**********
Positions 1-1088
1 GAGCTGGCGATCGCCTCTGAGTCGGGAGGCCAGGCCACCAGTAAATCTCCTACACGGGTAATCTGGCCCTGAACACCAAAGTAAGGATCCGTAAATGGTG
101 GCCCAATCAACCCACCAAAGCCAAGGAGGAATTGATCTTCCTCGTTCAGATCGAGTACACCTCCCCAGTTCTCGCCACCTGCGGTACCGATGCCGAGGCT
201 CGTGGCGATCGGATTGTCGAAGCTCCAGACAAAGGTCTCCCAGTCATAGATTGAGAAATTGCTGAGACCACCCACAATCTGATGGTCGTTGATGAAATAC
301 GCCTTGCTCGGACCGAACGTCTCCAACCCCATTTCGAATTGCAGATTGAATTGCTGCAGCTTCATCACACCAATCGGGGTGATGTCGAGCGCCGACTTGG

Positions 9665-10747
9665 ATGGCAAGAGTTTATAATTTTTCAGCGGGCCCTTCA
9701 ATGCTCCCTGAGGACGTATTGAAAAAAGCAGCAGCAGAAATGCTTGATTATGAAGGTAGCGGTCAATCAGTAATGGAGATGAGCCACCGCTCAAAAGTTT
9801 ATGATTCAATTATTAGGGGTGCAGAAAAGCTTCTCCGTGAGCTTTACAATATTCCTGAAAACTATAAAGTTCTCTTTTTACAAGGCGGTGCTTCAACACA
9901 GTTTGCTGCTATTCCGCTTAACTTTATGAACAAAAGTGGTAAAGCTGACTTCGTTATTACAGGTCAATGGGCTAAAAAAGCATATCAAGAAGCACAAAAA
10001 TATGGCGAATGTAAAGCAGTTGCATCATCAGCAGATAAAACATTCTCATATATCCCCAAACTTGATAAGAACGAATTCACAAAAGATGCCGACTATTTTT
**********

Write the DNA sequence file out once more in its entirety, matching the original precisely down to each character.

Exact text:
Positions 1-1088
1 GAGCTGGCGATCGCCTCTGAGTCGGGAGGCCAGGCCACCAGTAAATCTCCTACACGGGTAATCTGGCCCTGAACACCAAAGTAAGGATCCGTAAATGGTG
101 GCCCAATCAACCCACCAAAGCCAAGGAGGAATTGATCTTCCTCGTTCAGATCGAGTACACCTCCCCAGTTCTCGCCACCTGCGGTACCGATGCCGAGGCT
201 CGTGGCGATCGGATTGTCGAAGCTCCAGACAAAGGTCTCCCAGTCATAGATTGAGAAATTGCTGAGACCACCCACAATCTGATGGTCGTTGATGAAATAC
301 GCCTTGCTCGGACCGAACGTCTCCAACCCCATTTCGAATTGCAGATTGAATTGCTGCAGCTTCATCACACCAATCGGGGTGATGTCGAGCGCCGACTTGG

Positions 9665-10747
9665 ATGGCAAGAGTTTATAATTTTTCAGCGGGCCCTTCA
9701 ATGCTCCCTGAGGACGTATTGAAAAAAGCAGCAGCAGAAATGCTTGATTATGAAGGTAGCGGTCAATCAGTAATGGAGATGAGCCACCGCTCAAAAGTTT
9801 ATGATTCAATTATTAGGGGTGCAGAAAAGCTTCTCCGTGAGCTTTACAATATTCCTGAAAACTATAAAGTTCTCTTTTTACAAGGCGGTGCTTCAACACA
9901 GTTTGCTGCTATTCCGCTTAACTTTATGAACAAAAGTGGTAAAGCTGACTTCGTTATTACAGGTCAATGGGCTAAAAAAGCATATCAAGAAGCACAAAAA
10001 TATGGCGAATGTAAAGCAGTTGCATCATCAGCAGATAAAACATTCTCATATATCCCCAAACTTGATAAGAACGAATTCACAAAAGATGCCGACTATTTTT